As researchers have increasingly recognized the value of mental health of individuals with cancer, alleviating symptoms of anxiety and depression has been an important challenge, and exploring the relevant psychosocial factors of anxiety and depressive symptoms so as to provide essential psychological support is of vital necessity. While these negative and positive psychological variables mentioned above have effects on emotional issues of cancer individuals, they are not mutually exclusive and their integrated effects on oral cancer patients are yet unknown, especially in patients with oral cancer. We propose the hypotheses that anxiety and depressive symptoms are negatively associated with perceived stress and stigma and positively associated with perceived social support, self-efficacy, optimism, and hope. The aim of the current study is to explore the prevalence of anxiety and depressive symptoms in oral cancer patients and to find out key factors that have potential predictive value for anxiety and depressive symptoms.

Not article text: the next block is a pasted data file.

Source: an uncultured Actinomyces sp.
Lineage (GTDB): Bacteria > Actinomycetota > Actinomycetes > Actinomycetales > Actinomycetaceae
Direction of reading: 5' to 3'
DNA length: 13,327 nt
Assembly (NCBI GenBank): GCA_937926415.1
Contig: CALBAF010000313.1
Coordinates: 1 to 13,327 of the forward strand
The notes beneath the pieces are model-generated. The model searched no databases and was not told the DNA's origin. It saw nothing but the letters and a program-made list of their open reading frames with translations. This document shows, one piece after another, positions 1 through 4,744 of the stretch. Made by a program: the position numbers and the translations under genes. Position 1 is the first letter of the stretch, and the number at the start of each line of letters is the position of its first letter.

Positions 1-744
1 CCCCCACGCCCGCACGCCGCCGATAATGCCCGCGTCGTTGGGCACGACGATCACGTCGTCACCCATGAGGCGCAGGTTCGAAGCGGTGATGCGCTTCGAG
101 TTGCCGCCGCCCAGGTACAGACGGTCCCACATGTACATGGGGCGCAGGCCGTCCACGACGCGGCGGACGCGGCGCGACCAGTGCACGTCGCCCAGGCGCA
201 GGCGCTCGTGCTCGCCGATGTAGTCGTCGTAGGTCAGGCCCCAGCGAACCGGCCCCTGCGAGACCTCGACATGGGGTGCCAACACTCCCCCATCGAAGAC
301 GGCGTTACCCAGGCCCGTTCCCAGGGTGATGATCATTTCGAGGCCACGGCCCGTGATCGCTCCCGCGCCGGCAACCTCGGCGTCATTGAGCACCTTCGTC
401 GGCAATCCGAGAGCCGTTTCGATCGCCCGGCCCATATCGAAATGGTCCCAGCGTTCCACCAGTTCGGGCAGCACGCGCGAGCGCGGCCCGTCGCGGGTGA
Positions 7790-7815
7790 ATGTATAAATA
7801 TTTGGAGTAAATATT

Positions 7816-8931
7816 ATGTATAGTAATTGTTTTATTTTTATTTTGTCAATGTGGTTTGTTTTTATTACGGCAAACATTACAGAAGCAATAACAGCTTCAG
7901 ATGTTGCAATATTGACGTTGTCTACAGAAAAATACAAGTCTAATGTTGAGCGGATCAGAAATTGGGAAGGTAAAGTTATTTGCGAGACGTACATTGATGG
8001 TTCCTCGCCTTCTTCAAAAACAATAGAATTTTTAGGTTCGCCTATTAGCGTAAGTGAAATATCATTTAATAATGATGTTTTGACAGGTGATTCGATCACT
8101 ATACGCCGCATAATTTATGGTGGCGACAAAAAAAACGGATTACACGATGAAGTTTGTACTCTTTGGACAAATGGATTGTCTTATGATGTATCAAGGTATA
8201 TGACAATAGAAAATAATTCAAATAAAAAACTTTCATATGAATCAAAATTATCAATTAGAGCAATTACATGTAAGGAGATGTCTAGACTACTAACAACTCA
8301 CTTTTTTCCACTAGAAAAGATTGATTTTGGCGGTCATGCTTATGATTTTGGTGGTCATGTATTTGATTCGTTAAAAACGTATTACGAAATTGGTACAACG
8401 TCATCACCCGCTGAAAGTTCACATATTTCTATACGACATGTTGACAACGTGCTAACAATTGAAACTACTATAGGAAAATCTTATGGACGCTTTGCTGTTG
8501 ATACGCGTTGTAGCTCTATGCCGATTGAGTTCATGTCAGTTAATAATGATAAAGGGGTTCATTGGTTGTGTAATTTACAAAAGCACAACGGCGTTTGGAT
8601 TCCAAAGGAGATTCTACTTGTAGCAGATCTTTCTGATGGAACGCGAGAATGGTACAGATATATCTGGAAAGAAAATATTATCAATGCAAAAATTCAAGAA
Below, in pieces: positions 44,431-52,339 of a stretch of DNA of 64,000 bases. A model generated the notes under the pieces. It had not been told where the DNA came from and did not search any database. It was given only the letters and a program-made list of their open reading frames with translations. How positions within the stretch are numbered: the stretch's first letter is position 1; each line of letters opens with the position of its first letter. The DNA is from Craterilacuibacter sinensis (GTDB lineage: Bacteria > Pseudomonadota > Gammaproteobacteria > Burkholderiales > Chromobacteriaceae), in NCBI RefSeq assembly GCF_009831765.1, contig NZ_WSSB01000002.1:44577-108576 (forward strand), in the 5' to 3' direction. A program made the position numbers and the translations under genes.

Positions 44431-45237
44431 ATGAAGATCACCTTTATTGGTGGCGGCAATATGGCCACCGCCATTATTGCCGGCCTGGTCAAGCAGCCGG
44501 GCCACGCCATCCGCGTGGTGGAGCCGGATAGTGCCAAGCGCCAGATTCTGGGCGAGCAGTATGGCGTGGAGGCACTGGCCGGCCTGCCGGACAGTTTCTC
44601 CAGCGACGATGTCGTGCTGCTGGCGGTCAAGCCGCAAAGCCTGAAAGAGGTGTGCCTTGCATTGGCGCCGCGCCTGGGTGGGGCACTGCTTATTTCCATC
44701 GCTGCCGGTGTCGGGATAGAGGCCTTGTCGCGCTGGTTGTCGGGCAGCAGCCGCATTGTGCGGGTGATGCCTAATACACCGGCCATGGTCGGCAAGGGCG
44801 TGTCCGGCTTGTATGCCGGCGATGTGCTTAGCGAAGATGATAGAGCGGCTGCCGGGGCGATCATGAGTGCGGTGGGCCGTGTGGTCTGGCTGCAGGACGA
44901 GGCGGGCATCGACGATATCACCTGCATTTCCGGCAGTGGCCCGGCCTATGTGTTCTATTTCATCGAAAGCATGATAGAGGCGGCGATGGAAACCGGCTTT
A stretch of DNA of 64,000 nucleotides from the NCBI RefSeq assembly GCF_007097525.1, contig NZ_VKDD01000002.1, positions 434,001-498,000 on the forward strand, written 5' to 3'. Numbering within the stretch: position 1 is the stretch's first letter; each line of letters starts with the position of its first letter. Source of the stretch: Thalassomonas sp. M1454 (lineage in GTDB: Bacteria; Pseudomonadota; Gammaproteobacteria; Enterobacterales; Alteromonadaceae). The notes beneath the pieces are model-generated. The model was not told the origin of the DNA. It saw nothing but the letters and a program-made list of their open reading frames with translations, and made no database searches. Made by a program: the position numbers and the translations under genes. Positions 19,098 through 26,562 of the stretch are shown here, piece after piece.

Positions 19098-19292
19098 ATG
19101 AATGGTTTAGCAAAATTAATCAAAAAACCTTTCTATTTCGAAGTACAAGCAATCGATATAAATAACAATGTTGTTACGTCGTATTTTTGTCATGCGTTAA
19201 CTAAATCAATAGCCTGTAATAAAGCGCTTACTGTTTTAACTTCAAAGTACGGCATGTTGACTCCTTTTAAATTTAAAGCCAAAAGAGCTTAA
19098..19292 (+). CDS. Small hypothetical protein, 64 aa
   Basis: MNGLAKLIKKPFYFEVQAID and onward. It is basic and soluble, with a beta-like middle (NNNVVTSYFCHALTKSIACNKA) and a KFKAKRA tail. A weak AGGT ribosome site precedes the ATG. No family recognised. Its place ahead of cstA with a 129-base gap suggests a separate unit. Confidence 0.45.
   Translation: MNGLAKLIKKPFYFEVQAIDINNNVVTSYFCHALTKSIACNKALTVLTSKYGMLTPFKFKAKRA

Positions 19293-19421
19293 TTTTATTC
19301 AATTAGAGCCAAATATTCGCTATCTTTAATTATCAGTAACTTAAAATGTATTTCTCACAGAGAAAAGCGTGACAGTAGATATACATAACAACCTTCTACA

Methods

Settings of the study

This cross-sectional study was conducted in two Grade-A Tertiary Hospitals in Shenyang, located in northeast China. Both are provincial public hospitals affiliated to medical universities. The first is a stomatological hospital, and the second is a general hospital. Data were collected from inpatients in oral and maxillofacial surgery ward between May 2016 and October 2017. The current research was approved by the Ethical Committee of China Medical University (NO. 2015–16).

Subjects

The inclusion criteria were: patients (1) aged 18 or above; (2) had been diagnosed with oral cancer for the first time; (3) had finished the surgeries; (4) were aware of their own diagnosis; (5) the condition was good enough to understand and complete the questionnaires. The exclusion criteria were that patients (1) with any history of mental or cognitive disorders; (2) were comorbid with other oral diseases or other cancers. Each participant was limited to completing the survey only once. The study size was arrived at by using the following formula: \( n=\frac{z_{\alpha}^2{\sigma}^2}{\delta^2} \). The parameters were: α = 0.05, Zα = 1.96, σ = 14.52, δ = 2. n = 1.962*14.522/22 = 202.48. Considering that there were invalid questionnaires or lost follow-up, the sample size was increased by 10% ~ 20%, and the final sample size was 224 ~ 243.6.

Procedure